• Tend to focus on occurrences that draw attention to themselves such as stocks or asset classes that have risen sharply or fallen sharply in value;

  • Tend to see things as obvious in hindsight – driving the illusion the world is predictable resulting in overconfidence;

  • Tend to be overly conservative in adjusting expectations to new information – explaining why bubbles and crashes normally unfold over long periods; and

  • Tend to ignore information conflicting with past decisions.

This is magnified and reinforced if many make the same lapses of logic at the same time giving rise to “crowd psychology”. Collective behaviour can arise if several things are present:

  • A means where behaviour can be contagious – mass communication with the proliferation of electronic media are perfect examples of this as more than ever investors get their information from the same sources;

  • Pressure for conformity – interaction with friends, social media, performance comparisons, fear of missing out, etc;

  • A precipitating event or displacement which motivates a general investment belief – the IT revolution of the late 1990s or the rapid industrialisation of China which led to talk of new eras are examples upon which were built general believes that particular investments will only go up.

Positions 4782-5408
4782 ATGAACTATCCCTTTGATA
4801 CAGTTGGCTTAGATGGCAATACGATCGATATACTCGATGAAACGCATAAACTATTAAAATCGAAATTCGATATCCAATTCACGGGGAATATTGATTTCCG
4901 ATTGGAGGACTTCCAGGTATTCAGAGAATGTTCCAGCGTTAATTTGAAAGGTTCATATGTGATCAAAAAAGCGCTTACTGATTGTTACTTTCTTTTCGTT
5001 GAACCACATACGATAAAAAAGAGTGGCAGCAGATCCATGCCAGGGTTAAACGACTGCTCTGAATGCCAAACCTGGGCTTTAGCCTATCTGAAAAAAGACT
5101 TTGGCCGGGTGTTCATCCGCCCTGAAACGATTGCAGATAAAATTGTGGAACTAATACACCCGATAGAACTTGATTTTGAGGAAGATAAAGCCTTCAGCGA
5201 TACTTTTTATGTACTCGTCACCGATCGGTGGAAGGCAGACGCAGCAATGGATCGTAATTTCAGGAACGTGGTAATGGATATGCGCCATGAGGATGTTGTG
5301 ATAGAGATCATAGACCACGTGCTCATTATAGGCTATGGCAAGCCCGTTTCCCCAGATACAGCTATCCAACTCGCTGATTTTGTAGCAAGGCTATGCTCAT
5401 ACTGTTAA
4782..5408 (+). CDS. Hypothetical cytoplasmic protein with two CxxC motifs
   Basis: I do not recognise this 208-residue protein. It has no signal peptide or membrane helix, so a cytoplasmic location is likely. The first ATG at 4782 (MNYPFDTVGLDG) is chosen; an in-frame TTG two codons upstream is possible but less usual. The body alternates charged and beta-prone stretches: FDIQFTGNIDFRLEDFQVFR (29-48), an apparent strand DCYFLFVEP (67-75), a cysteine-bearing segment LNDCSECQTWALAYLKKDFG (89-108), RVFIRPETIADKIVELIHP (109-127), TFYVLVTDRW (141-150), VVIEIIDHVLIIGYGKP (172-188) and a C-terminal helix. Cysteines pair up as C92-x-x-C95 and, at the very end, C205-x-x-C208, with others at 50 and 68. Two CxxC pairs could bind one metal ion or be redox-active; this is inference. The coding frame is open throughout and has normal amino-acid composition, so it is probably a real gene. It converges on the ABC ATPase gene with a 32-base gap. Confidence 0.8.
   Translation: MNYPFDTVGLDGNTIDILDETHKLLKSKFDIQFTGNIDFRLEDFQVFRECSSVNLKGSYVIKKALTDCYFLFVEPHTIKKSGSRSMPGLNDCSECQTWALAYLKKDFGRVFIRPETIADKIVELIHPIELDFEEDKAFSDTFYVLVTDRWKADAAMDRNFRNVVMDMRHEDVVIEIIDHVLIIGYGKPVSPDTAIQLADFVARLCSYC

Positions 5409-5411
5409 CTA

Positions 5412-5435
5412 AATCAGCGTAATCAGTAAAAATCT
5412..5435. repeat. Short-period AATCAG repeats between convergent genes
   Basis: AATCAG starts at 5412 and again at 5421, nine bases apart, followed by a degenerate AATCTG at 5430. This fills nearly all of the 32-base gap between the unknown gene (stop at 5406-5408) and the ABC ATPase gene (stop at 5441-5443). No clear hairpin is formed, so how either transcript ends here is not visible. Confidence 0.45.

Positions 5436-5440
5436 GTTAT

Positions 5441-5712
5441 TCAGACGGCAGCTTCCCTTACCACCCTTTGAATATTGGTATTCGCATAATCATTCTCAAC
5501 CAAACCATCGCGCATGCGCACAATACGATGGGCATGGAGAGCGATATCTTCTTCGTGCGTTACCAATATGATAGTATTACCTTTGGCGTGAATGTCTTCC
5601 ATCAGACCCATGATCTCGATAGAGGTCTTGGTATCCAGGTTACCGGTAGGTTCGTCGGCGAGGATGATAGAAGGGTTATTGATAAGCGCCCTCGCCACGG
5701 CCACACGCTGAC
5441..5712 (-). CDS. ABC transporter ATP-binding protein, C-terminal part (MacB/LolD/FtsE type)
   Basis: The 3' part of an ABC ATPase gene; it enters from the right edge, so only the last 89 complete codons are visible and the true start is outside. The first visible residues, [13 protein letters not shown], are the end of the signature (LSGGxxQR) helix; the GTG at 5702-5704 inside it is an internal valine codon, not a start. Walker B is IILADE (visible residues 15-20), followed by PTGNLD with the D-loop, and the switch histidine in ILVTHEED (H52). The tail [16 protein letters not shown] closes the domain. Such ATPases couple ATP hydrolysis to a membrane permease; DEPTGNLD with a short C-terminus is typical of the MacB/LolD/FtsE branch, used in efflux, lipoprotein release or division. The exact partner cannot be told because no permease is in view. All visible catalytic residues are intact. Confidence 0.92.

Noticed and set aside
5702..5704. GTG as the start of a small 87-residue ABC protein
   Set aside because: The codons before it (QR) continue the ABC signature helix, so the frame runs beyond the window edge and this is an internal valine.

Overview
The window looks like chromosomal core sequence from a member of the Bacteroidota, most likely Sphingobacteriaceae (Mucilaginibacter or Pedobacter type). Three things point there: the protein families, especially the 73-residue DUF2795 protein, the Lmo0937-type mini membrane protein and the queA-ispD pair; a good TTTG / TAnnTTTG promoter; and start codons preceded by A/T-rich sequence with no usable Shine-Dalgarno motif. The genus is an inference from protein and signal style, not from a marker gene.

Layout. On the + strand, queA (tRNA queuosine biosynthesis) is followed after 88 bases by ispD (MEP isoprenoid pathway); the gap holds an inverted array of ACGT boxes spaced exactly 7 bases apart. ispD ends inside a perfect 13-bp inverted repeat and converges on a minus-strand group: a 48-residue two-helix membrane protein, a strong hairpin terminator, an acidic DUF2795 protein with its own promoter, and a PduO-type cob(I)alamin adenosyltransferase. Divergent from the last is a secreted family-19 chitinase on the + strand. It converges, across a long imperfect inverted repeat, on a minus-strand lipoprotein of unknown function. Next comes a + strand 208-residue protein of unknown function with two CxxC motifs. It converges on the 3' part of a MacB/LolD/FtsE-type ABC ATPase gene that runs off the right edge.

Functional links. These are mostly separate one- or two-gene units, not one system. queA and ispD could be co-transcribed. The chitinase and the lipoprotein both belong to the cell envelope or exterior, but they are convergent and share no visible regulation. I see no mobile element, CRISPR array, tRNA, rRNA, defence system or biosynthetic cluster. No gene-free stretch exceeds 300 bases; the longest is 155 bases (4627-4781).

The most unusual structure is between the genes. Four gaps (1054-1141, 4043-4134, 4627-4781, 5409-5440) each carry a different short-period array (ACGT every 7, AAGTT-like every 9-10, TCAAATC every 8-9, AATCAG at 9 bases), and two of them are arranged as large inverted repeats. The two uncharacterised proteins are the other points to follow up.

Bubbles and busts

The combination of lapses of logic by individuals and their magnification by crowds goes a long way to explaining why speculative surges in asset prices develop (usually after some good news) and how they feed on themselves (as individuals project recent price gains into the future, exercise “wishful thinking” and receive positive feedback via the media). Of course this also explains how the whole process can go into reverse once buying is exhausted, often triggered by bad news.

The chart below shows how investor psychology develops through a market cycle. When times are good, investors move from optimism to excitement, and eventually euphoria as an asset’s price moves higher and higher. So by the time the market tops out, investors are maximum bullish and fully invested, often with no one left to buy. This ultimately sets the scene for a bit of bad news to push prices lower. As selling intensifies and prices fall further, investor emotion goes from anxiety to fear and eventually depression. By the time the market bottoms out, investors are maximum bearish and out of the market. This sets the scene for the market to start rising as it only requires a bit of good news to bring back buying.